TripAdvisor has announced they will be severing commercial relationships with dolphin parks that breed or import captive whales or dolphins.
The popular online travel company is the world’s largest and serves 490 million people a month with its listings and sales of accomodation and tourist services.
“Any commercial facility that either breeds or imports cetaceans for public display will be banned from sale on TripAdvisor and Viator,” a spokesperson said in a statement.
“The decision follows an extensive consultation process with a range of experts, including marine biologists, zoologists and conservationists, and considered the scientific evidence and arguments presented from all sides.
“It continues TripAdvisor’s commitment to improving the welfare of animals globally, particularly animals in tourism.”
TripAdvisor’s Dermot Halpin said dolphins don’t thrive in captivity and he wants to see them living “free and wild”.
“We believe the current generation of whales and dolphins in captivity should be the last, and we look forward to seeing this position adopted more widely throughout the travel industry,” he said.
New Zealand based marine biologist Dr Ingrid Visser told Yahoo News Australia that the policy should be highly commended.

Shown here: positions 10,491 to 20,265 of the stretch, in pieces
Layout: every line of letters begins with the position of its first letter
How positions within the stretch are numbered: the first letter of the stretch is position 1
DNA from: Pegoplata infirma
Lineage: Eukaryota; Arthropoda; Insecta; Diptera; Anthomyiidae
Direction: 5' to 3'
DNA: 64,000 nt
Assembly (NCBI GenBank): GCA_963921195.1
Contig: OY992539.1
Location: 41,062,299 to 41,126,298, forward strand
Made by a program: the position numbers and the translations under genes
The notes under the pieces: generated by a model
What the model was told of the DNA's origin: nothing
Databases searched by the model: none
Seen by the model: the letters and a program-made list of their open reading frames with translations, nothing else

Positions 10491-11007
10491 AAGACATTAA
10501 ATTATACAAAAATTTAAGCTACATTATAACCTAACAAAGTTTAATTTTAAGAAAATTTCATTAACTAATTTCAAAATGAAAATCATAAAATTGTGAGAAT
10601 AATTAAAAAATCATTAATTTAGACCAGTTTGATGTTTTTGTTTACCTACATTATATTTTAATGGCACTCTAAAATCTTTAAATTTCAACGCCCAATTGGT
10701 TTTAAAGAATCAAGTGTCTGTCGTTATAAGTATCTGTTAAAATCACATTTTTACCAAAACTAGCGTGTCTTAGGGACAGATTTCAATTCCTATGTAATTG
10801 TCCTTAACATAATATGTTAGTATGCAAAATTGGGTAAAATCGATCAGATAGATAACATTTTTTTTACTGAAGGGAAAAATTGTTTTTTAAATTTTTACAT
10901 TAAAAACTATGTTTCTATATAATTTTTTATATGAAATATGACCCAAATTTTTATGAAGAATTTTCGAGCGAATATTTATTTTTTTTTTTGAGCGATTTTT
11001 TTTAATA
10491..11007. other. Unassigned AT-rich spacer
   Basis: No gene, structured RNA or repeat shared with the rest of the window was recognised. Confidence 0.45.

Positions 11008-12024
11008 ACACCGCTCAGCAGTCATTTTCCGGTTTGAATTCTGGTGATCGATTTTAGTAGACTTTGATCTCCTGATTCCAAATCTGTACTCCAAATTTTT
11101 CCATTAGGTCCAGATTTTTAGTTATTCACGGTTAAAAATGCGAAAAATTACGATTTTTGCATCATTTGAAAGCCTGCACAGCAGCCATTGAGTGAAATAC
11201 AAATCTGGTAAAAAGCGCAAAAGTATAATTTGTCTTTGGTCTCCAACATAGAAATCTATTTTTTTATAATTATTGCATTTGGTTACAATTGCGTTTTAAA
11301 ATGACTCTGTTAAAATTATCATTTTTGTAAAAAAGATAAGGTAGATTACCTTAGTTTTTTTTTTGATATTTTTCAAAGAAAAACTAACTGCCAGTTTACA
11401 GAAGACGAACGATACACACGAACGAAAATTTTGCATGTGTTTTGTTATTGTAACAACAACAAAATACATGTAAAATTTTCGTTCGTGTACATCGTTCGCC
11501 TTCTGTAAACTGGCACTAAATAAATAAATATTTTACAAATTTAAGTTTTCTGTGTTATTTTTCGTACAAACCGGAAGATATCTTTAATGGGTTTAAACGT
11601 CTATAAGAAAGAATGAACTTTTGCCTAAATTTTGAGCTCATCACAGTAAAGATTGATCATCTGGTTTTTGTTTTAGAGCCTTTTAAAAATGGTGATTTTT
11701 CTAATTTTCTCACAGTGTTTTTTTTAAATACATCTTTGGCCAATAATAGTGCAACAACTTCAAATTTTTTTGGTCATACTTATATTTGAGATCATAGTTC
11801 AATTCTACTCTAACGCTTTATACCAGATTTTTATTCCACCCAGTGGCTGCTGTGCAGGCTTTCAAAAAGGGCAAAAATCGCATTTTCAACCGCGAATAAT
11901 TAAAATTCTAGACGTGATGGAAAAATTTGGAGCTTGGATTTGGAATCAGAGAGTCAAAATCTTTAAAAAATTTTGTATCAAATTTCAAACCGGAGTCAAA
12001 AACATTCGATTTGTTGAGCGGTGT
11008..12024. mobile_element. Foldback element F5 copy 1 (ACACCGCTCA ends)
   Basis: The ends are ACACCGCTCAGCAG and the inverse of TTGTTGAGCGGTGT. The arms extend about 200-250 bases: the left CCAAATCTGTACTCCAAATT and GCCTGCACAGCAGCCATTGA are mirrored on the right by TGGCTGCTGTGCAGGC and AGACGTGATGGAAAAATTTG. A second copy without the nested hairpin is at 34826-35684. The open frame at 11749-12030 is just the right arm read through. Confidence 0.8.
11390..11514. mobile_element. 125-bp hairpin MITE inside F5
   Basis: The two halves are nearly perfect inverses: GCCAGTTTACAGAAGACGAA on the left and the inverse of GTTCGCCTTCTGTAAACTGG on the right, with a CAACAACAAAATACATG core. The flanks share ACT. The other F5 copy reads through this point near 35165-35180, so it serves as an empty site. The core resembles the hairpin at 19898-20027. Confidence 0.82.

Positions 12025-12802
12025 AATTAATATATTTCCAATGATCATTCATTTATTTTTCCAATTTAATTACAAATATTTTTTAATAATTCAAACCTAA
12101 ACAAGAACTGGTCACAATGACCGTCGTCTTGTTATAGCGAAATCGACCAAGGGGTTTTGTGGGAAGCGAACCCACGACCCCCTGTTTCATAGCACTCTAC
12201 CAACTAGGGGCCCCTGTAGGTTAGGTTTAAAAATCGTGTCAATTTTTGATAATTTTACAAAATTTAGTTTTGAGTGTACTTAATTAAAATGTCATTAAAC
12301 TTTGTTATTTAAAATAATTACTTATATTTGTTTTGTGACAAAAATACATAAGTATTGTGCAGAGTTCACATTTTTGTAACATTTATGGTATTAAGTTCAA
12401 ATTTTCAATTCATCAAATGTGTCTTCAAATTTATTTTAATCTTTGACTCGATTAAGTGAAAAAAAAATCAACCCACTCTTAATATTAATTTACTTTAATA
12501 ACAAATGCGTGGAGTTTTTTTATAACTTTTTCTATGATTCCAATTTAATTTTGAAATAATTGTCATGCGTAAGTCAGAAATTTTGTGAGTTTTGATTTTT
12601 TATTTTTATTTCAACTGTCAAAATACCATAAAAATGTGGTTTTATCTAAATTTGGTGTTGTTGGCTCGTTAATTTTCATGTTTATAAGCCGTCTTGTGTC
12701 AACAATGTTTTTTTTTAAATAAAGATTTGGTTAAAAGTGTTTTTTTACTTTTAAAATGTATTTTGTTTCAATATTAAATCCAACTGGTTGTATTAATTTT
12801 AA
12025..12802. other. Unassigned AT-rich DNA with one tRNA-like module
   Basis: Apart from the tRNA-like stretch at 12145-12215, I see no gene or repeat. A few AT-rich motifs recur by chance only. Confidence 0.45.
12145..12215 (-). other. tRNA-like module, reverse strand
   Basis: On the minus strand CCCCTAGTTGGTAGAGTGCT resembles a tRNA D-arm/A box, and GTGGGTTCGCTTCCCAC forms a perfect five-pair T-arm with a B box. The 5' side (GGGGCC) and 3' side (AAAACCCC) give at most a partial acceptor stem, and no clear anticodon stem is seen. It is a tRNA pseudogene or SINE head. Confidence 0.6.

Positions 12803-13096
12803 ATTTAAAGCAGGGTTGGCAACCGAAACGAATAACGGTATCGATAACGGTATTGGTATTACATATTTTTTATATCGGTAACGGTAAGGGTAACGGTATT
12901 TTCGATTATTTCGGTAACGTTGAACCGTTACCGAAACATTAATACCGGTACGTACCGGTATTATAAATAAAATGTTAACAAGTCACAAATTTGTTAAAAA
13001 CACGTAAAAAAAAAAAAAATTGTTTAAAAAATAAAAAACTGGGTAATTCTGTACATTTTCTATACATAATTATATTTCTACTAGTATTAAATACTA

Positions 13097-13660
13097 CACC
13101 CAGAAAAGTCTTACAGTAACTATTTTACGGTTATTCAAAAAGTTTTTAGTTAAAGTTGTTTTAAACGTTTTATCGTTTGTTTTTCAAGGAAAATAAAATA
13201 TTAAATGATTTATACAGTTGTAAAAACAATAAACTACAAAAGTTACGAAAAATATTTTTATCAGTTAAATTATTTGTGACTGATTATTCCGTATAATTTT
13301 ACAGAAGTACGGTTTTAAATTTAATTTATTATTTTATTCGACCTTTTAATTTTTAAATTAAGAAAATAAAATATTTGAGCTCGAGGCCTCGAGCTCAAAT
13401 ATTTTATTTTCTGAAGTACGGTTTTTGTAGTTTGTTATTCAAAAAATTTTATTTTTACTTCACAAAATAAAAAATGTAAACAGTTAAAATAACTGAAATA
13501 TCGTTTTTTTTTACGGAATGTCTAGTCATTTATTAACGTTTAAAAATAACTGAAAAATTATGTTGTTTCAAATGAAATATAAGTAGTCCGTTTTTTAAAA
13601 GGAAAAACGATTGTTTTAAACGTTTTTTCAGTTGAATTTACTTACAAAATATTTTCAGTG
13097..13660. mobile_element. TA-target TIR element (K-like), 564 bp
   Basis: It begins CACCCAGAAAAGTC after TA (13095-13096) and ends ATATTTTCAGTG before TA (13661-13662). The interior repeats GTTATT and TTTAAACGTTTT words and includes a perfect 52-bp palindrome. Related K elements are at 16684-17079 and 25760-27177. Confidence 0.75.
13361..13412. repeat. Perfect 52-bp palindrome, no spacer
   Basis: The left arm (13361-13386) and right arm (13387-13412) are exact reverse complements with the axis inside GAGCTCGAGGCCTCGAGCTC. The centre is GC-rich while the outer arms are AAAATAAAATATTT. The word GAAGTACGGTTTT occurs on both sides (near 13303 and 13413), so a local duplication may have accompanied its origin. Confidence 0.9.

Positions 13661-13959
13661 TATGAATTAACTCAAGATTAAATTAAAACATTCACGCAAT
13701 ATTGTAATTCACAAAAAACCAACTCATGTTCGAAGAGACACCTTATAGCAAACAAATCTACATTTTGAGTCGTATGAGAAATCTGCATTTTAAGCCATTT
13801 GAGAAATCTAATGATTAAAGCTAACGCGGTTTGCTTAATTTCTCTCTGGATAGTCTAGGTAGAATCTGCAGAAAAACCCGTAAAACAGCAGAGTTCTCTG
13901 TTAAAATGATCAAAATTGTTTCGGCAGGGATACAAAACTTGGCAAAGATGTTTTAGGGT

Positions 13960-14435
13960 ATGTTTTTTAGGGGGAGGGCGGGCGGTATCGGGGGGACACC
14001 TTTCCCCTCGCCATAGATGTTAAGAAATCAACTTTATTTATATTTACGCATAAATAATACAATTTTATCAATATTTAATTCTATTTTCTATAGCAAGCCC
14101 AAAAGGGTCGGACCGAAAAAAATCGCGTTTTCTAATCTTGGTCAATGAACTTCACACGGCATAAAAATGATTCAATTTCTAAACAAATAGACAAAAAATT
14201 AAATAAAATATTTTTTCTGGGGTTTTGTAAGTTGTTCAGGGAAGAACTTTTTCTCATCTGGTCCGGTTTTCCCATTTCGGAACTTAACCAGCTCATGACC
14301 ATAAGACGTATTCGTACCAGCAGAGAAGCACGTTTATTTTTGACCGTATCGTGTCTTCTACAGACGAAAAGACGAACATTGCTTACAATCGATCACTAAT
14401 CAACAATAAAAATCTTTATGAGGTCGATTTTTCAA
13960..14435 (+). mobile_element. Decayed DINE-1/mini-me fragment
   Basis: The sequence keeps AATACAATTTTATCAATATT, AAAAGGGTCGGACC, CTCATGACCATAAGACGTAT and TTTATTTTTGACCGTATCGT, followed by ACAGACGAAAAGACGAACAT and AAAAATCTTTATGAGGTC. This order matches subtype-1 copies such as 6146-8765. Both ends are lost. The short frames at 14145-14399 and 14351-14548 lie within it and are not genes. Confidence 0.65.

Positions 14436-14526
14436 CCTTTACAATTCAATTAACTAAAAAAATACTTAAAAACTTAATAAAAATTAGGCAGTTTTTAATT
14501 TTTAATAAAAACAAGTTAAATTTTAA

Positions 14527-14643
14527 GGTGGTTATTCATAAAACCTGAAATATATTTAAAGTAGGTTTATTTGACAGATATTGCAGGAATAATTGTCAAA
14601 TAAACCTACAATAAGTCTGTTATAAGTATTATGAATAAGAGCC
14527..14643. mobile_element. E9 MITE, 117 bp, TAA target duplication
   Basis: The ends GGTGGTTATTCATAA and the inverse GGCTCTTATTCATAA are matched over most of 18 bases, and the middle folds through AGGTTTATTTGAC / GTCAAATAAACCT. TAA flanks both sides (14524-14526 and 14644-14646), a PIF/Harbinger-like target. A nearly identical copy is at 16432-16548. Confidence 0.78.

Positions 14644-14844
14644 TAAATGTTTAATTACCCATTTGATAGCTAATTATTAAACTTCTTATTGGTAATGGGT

“This will be a shake up for the travel industry,” she said.
“TripAdvisor is one of the largest travel related entities.
“The fact that they’re making this statement is shaking the tree and the bad apples are going to fall and the good apples will continue to do the right thing morally, ethically and welfare-wise.”
Ben Pearson from World Animal Protection said the changes would have local implications.
“This really puts additional pressure on Australian travel companies and airlines to stop selling tickets to dolphin parks on the Gold Coast,” he said.
“Another big travel company has moved, following so closely on from Virgin Holidays and British Airways.
“That a company as large as TripAdvisor can recognise that change is needed, and yet Australian travel companies continue to sell tickets to Sea World is extremely disappointing.”
Consumers will still be able to access online listings of dolphin and whale parks, and the move will not affect seaside sanctuaries that provide care for existing captive dolphin populations.
Yahoo News Australia has contacted Sea World Australia for comment.
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